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A candidate gave a résumé on a chocolate bar. Yum!Valentin Flauraud/Reuters

It's a familiar story: A global commodity shortage looms as surging demand from rapidly industrializing Asia outstrips sources of supply. Political instability in the Third World further crimps production, and speculation on futures markets adds to the pressure on prices.

This could be the tale of oil in years past, or of nickel more recently. But the commodity in question is something much less conspicuous – and ultimately much more delicious: the cocoa bean.

Growing appetites for chocolate in China and other parts of Asia will mean global demand for cocoa beans will outstrip supply for the second straight year, according to the London-based International Cocoa Organization.

In a country of more than 1.3 billion people, even a slight rise in consumption can mean a strain on global cocoa markets.

Crop shortages are already pushing up prices, and some in the industry are predicting that stagnant production will result in a massive cocoa deficit by the end of the decade.

In response, 12 chocolate companies, including Nestle, Mars and Barry Callebaut, on Wednesday said they have signed a joint agreement with the governments of Côte d'Ivoire and Ghana – which together produce more than half the world's cocoa beans – to improve planting and fertilizing methods used by 300,000 farmers. All sides have agreed to safeguard against the use of child labour, which is a black mark on the global chocolate trade.

Chocolate prices on the store shelf have been edging higher, and consumers should expect more increases as markets await the size of the fall harvest in West Africa, said Jack Scoville, a vice-president at Chicago brokerage Price Futures Group.

Consumers in emerging markets who are enjoying rising incomes are eating more red meat, buying more cars and, of course, indulging their taste for sweets. Chocolate does not have a long history in Asia, where the average person eats just 50 grams a year of it, the equivalent of one chocolate bar. In chocolate-loving Switzerland, by comparison, the average person eats 12 kilograms of chocolate.

"Everybody's developing a taste for chocolate and cocoa-based products, so you're seeing demand really ramp up in that part of the world," Mr. Scoville said. "Of course, Canadians can't live without their daily fix of Hershey bars either."

Cocoa futures have risen by about 25 per cent in the past year in the ICE market in New York, and touched a record of more than $3,000 (U.S.) a tonne in March.

Also driving demand for the beans is the buzz over dark chocolate's reputation as a vitamin-rich treat that can help reduce blood pressure, among other health benefits. And then there's the demand for artisanal food.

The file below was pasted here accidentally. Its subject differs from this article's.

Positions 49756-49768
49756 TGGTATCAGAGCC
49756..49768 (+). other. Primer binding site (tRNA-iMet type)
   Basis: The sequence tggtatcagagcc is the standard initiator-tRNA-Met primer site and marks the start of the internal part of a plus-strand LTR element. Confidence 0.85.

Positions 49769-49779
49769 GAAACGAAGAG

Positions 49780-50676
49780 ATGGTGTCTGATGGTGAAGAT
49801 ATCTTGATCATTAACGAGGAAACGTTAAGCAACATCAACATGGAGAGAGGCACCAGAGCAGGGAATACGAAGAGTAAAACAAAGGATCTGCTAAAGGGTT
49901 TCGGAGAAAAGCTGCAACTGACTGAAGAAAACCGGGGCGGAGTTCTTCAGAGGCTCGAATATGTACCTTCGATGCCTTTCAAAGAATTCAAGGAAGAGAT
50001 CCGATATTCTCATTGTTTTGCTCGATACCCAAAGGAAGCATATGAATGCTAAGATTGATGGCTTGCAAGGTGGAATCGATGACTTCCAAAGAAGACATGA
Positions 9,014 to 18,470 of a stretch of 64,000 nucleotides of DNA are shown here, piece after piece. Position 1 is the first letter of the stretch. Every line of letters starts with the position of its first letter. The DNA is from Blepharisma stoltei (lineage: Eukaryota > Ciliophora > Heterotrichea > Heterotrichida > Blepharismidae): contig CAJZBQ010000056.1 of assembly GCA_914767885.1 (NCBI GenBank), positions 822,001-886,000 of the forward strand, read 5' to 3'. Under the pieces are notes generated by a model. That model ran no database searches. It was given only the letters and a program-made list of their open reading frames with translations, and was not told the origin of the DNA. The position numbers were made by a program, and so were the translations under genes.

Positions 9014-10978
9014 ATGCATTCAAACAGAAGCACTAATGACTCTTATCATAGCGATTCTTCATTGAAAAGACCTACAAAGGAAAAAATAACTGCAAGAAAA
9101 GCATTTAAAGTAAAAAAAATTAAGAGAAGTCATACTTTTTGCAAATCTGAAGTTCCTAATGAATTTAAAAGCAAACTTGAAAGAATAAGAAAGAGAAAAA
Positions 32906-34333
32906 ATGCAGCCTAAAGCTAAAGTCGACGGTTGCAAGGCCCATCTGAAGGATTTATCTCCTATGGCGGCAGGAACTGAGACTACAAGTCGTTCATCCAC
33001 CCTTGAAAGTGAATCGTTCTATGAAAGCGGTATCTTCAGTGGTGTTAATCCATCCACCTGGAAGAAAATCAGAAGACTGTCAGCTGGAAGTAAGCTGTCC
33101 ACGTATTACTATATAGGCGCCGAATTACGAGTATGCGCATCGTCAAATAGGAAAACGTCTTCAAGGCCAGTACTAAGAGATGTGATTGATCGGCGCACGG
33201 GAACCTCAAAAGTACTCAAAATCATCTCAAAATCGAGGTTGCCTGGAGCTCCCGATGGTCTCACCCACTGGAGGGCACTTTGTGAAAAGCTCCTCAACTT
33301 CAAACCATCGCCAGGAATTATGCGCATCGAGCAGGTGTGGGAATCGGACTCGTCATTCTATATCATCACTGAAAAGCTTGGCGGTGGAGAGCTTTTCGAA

Since opening his Toronto chocolate shop in 2003, David Castellan has seen firsthand the rise in demand for high-end, handmade chocolates, especially ones that can be traced to specific plantations in West Africa, where the beans are grown by workers who are treated properly.

"Everyone's really interested in chocolate these days, and interested in food," said Mr. Castellan, co-owner of Toronto's Soma Chocolatemaker, which has two downtown shops at which raw cocoa beans are turned into $2 truffles or 80-gram bars that cost $8.25.

Mr. Castellan isn't bothered by the recent rise in cocoa prices. He buys small amounts, and pays the equivalent of $12,000 to $15,000 a tonne for high-end beans.

Michael Segal, a spokesman for the International Cocoa Organization, dismissed any suggestion consumers were facing a severe chocolate shortage.

"Absolutely not," he said. "We have predicted that there will probably be a small deficit, of the order of this year's or smaller, each year for the next five years, but this implies no significant shortage."

West African countries Côte d'Ivoire and Ghana grow 55 per cent of the world's cocoa, followed by Indonesia. Political unrest and dry weather in Côte d'Ivoire have contributed to smaller harvests for the past few years. This year, the global crop was 4 per cent larger, which helped slow the rise in prices.

But increasing the size of the crop and the amount of cocoa grown per acre is tough, given the world's supply of cocoa trees is aging and becoming less productive. And it can take up to five years before a new cocoa tree yields a crop, so farmers are more apt to plant a crop that provides a faster return. At the same time, cocoa growers are using unsophisticated techniques – fertilizer and pesticide use is scarce – and the average plantation is only about six acres.

"West African cocoa farming is characterized by low productivity, unorganized smallholders mostly engaged in family farming on literally tens of thousands of small plots, using mainly old techniques and being susceptible to many problems including lack of credit to develop farms," Mr. Segal said.

"There is great potential in that region for development of production to the levels, including yield levels, of some of the more efficient producers in Asia and Latin America, but the problem mainly would be the huge investments that would be required to do this effectively across the region."

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